Roberto Maldonado, 75, sells flags at a New Progressive Party rally where Mitt Romney was campaigning Friday on the North Side of the Capitol building in San Juan, Puerto Rico.
Credit: Christopher Gregory

Amid all the hoopla, you might have missed it: in a referendum on Tuesday, Puerto Rico voted in favor of US statehood, in a move that might entail some dramatic changes in elementary school geography books.

In a two-part referendum, about 53.9 percent voted against the current status quo in the first question on the referendum, according to Puerto Rican paper El Nuevo Dia. In the second question, 65 percent said that they favored full statehood, while 31 percent voted for sovereign free association, and four percent opted for full independence, reported the Associated Press. 

It's not yet clear if Puerto Rico will actually become a state. The US Congress would have to approve such a decision — although President Obama has said that he would respect a popular vote on the matter, according to the BBC. 

And it would be a big decision, including new voting additions to the House of Representatives, and a struggle to figure out how to integrate Puerto Rico's majority Spanish-speaking population with the largely English-speaking continental US.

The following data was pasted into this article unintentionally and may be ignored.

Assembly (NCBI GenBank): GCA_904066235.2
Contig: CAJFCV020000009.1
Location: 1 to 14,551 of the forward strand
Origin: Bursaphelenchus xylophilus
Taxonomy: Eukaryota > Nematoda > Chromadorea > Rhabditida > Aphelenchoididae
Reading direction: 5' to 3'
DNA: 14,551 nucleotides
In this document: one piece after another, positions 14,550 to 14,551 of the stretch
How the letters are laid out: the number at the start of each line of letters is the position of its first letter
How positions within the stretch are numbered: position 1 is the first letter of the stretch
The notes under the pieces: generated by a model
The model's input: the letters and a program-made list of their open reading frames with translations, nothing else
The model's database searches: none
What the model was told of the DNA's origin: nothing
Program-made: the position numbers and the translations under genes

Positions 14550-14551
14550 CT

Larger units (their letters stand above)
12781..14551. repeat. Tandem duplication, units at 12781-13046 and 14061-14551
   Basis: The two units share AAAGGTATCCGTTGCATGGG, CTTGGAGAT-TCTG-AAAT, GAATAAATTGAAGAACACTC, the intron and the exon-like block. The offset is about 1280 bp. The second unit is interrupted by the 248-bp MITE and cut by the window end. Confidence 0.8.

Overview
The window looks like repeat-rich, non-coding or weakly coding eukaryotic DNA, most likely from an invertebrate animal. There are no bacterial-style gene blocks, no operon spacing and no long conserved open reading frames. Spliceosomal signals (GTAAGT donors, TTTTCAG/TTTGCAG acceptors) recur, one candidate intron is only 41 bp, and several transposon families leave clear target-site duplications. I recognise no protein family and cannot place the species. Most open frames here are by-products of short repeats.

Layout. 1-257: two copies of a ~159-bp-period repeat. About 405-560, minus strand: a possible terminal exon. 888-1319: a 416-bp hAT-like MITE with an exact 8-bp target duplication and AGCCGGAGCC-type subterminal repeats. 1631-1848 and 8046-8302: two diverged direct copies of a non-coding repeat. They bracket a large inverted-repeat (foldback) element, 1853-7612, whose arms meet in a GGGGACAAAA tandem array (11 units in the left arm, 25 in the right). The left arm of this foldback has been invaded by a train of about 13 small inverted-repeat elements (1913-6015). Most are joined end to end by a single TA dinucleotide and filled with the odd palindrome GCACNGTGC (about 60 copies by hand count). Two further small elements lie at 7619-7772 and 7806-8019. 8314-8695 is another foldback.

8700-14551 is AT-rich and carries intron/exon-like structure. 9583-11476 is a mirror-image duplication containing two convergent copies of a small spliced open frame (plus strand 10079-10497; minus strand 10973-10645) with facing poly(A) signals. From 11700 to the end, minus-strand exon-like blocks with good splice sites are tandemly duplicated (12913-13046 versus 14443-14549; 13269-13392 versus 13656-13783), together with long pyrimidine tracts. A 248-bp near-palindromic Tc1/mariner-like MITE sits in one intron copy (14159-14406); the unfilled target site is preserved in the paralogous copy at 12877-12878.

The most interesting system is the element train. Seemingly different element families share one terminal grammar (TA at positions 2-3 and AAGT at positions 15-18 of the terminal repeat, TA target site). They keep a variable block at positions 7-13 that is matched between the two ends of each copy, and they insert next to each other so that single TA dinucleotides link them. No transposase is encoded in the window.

The tropical territory of 4 million was first made a US territory in 1898 after the end of the Spanish-American war. Puerto Ricans were granted citizenship in 1917 — but not the right to vote in US elections. 

What would Puerto Ricans gain from statehood? According to the US Council for Puerto Rico Statehood, Puerto Ricans would become full citizens with constitutionally guaranteed rights, and would become more fully integrated with the US economy.

That might spell good news for the commonwealth, which currently suffers from high unemployment and an economy hit hard by the international recession, according to the Los Angeles Times.

In return, the US federal government would gain income tax funds from Puerto Ricans, from which they are currently exempt. 

Puerto Ricans, while US citizens, cannot vote for the US President (unless they are living in the United States), and can only send one, non-voting leader to the US House of Representatives

In 2010, the House approved a house bill that created the two-part referendum system used on Tuesday, reported the Washington Post

Read more from GlobalPost: Luring Puerto Rican addicts to the Bronx

Puerto Ricans have voted on possible statehood three times before: in 1967, 1993, and 1998, according to the CIA World Fact Book. On each occasion, voters decided that they'd rather remain a territory. But this time around was different.

Why is that? The demographics have certainly changed, for one thing; in 2009, Pew Hispanic Center statistics showed that more Puerto Ricans lived in the US than lived on the island itself. 

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